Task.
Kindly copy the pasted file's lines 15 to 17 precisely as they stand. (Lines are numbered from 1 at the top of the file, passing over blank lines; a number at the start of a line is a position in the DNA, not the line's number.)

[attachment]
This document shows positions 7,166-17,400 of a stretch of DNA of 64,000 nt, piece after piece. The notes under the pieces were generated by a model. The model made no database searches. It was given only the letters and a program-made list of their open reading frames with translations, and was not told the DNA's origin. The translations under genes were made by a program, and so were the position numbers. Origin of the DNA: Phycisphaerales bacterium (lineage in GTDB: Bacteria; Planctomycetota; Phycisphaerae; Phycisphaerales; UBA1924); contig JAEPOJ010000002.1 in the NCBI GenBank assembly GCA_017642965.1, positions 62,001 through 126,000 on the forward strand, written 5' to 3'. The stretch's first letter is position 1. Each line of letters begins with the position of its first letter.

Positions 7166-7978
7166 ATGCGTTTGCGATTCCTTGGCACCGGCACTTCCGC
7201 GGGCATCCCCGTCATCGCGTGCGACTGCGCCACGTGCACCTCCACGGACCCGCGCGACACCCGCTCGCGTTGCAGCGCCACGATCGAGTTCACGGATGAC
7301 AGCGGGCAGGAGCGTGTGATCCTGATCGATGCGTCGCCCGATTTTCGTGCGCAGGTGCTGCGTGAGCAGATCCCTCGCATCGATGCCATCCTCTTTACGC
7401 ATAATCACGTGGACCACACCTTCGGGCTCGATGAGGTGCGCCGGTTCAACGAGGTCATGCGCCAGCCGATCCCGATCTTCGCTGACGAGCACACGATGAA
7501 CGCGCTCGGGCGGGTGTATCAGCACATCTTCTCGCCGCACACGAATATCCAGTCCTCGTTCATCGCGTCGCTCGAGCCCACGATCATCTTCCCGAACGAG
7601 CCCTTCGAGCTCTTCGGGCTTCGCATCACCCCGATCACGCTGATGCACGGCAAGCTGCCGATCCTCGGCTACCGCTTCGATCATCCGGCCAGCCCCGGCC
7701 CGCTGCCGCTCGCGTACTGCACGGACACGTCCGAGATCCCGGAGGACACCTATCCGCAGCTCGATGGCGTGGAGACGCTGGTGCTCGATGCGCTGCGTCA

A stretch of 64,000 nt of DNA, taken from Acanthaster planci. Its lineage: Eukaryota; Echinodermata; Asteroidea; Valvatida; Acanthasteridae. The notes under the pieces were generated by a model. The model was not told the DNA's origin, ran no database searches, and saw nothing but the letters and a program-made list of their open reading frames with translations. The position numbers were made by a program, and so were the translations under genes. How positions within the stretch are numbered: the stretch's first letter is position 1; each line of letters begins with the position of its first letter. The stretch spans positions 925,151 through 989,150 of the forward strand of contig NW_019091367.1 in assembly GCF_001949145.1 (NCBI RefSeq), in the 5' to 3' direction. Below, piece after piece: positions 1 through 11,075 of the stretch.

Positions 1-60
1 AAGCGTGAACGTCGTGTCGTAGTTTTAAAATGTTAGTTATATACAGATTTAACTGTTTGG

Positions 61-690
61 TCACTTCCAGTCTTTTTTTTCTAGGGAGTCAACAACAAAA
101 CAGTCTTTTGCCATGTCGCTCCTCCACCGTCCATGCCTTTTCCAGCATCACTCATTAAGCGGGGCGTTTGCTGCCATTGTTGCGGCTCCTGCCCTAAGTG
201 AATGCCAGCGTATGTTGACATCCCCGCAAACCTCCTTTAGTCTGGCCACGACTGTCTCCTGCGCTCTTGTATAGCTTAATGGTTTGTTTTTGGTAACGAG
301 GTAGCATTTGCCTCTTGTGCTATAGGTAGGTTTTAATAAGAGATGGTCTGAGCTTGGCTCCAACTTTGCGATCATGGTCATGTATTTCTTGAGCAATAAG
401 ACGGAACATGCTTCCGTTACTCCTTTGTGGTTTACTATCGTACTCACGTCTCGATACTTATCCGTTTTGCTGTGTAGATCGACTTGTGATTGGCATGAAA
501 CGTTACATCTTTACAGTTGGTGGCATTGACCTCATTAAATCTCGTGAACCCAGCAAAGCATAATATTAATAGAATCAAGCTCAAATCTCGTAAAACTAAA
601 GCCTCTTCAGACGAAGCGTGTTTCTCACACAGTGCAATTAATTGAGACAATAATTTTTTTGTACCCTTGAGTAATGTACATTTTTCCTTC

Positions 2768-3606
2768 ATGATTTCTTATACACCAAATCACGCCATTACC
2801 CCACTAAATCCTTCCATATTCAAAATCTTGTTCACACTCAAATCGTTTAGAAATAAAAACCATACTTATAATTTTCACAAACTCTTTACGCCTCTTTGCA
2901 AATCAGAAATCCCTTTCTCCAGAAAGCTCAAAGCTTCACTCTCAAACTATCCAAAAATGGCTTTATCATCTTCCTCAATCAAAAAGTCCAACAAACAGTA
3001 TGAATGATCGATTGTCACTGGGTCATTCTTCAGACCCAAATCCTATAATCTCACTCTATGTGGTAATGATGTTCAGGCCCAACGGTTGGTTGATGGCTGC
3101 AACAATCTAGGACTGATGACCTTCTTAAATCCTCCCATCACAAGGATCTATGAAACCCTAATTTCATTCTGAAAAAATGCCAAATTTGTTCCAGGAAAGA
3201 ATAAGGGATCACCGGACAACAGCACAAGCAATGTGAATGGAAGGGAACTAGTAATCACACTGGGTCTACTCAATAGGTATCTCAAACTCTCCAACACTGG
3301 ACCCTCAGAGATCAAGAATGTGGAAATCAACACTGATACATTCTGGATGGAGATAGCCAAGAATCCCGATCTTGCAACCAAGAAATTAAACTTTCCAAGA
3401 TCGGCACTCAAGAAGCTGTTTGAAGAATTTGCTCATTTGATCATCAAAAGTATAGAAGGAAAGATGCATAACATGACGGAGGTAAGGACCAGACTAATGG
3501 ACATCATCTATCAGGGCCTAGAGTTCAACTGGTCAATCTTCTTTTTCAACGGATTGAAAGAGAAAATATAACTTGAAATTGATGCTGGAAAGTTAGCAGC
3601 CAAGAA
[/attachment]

101 CAGTCTTTTGCCATGTCGCTCCTCCACCGTCCATGCCTTTTCCAGCATCACTCATTAAGCGGGGCGTTTGCTGCCATTGTTGCGGCTCCTGCCCTAAGTG
201 AATGCCAGCGTATGTTGACATCCCCGCAAACCTCCTTTAGTCTGGCCACGACTGTCTCCTGCGCTCTTGTATAGCTTAATGGTTTGTTTTTGGTAACGAG
301 GTAGCATTTGCCTCTTGTGCTATAGGTAGGTTTTAATAAGAGATGGTCTGAGCTTGGCTCCAACTTTGCGATCATGGTCATGTATTTCTTGAGCAATAAG